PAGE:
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Solution Providers: Make IoT Less About 'Things,' More About Data Interpretation

Solution providers building an IoT practice should focus on data management and interpretation, according to solution providers at The Channel Company's XChange 2017 conference.

The hottest IT trend on everyone's mind – the Internet of Things (IoT) – still has glaring security risks that are turning many solution providers off from building their own practices.

However, IoT's biggest problem is also presenting the greatest opportunity for solution providers to step in with data management expertise, according to a panel of solution providers in the midst of building their own IoT practices who spoke at The Channel Company's XChange 2017 conference in Orlando, Fla., on Sunday.

David Carter, director of technical solutions for Greenville, S.C.-based solution provider Encore Technology Group, asked the audience of channel partners why they were hesitant to build out their own practices and was met with answers that ranged from confusion around IoT in general, to security being too great an obstacle.

[Related: Samsung Enterprise IoT VP: 'We Can't Succeed Without Our Partners' In IoT]

"We haven't ventured into IoT because solution providers already know what's wrong. And what's wrong is there is an inherent lack of focus in providing security around IoT devices," Carter said.

It's safe to say that businesses are already seeing a plethora of connected devices. This creates as many opportunities for solution providers as it does vulnerabilities, said John Holman, president and CEO of Pax Advisory, a solution provider and consulting firm.

"As we connect to things in the air, on the surface, and things under the water, what happens now? The more [connection] points you have, the harder it is to monitor," Holman said.

Solutions Information Systems (Solutions IS) is one solution provider of many in the audience that has yet to build out its own IoT practice, but the company is working on building awareness around IoT within its customer base.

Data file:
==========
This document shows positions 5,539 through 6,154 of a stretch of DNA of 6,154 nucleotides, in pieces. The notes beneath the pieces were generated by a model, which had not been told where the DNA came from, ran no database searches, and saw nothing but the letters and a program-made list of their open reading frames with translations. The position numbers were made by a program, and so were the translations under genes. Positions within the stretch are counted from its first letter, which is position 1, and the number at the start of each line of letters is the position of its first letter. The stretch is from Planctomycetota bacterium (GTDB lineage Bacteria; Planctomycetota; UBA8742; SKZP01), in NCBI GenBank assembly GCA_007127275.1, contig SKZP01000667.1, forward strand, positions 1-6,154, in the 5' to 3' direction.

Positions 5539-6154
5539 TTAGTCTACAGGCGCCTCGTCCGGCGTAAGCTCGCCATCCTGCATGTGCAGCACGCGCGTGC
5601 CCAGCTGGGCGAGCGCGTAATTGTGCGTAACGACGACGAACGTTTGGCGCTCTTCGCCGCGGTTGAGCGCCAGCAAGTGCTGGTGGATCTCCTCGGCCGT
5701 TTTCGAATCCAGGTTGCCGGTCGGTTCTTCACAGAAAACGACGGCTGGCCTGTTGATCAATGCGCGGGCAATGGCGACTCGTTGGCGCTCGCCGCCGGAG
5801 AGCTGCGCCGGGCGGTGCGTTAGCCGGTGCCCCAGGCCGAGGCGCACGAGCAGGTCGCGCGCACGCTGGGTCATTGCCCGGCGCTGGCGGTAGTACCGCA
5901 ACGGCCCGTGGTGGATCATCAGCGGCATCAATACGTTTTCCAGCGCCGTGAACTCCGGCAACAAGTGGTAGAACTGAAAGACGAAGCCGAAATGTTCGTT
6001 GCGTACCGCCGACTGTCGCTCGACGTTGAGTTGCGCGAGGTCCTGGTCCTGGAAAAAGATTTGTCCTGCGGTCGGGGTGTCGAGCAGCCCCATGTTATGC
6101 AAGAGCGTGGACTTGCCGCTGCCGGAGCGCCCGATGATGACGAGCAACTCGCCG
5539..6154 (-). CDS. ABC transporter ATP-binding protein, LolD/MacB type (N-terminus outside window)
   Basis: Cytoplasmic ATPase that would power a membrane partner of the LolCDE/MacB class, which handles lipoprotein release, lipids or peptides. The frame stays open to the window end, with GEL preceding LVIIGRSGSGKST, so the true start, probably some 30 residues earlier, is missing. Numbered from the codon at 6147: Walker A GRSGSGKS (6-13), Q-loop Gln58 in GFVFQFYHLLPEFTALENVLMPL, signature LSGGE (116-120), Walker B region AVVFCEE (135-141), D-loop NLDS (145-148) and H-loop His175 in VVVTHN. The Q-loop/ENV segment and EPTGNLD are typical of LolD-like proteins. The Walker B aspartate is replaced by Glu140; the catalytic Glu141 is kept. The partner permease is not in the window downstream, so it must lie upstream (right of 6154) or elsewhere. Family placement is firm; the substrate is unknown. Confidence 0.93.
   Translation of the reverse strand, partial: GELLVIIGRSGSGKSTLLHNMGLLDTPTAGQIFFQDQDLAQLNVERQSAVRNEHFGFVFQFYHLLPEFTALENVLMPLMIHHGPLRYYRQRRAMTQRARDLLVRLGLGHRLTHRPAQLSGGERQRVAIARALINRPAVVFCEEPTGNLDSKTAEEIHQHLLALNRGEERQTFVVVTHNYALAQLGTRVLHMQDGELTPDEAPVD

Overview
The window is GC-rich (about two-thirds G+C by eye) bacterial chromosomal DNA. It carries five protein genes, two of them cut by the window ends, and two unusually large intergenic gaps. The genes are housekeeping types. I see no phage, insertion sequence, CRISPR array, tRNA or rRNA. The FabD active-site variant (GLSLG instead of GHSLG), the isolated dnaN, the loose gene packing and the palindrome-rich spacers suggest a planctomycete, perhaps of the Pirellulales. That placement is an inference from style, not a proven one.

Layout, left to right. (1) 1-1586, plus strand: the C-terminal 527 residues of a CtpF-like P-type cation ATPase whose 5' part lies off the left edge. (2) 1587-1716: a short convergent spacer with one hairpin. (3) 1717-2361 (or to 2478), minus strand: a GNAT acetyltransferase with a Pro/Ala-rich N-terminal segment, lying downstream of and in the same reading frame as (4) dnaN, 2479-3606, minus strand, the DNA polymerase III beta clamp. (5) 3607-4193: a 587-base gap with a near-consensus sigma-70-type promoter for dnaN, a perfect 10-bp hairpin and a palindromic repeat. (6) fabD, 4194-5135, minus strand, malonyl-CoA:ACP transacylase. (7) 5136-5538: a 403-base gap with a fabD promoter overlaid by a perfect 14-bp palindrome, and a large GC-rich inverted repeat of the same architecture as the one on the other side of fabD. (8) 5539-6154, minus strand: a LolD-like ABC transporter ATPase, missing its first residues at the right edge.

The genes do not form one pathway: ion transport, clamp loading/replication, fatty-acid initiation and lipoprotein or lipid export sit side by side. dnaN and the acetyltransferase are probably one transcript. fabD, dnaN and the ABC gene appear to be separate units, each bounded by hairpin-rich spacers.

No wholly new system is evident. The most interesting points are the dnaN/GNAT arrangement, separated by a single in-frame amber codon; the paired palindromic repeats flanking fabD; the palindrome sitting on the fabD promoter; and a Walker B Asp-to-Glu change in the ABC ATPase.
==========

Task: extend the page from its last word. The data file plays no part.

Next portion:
The Houston, Texas-based solution provider supports small to mid-sized business customers, many in the financial, and oil and gas industry. Security, especially for these customers, is the biggest roadblock to IoT adoption, according to Tim Loney, president and CEO of Solutions IS.

"These industries are going to be very skeptical until the market is more mature," Loney said.

But once they are ready, customers are going to be relying on solution providers for data interpretation, Loney said.


"I think [solution providers] should take more of a consultative approach to understanding the information being collected," he said. "We are there to help them understand what their hardware, systems, and traffic is trying to tell them."

Encore Technology's Carter argued that whether they know it or not, most solution providers already have an IoT practice.

Many partners today are selling products that collect data, such as routers. These devices are interacting with other devices without human intervention. All those sensors need to be managed by someone, and they need to be managed securely, Carter said.

"Who is making sure that it's OK that the sensor that is attached to the heart monitor in the NICU goes out to the internet to be aggregated by a health care system and then is used by other healthcare devices to make decisions about the patient?" Carter said. "All of that is greenfield, and it’s a huge market opportunity."

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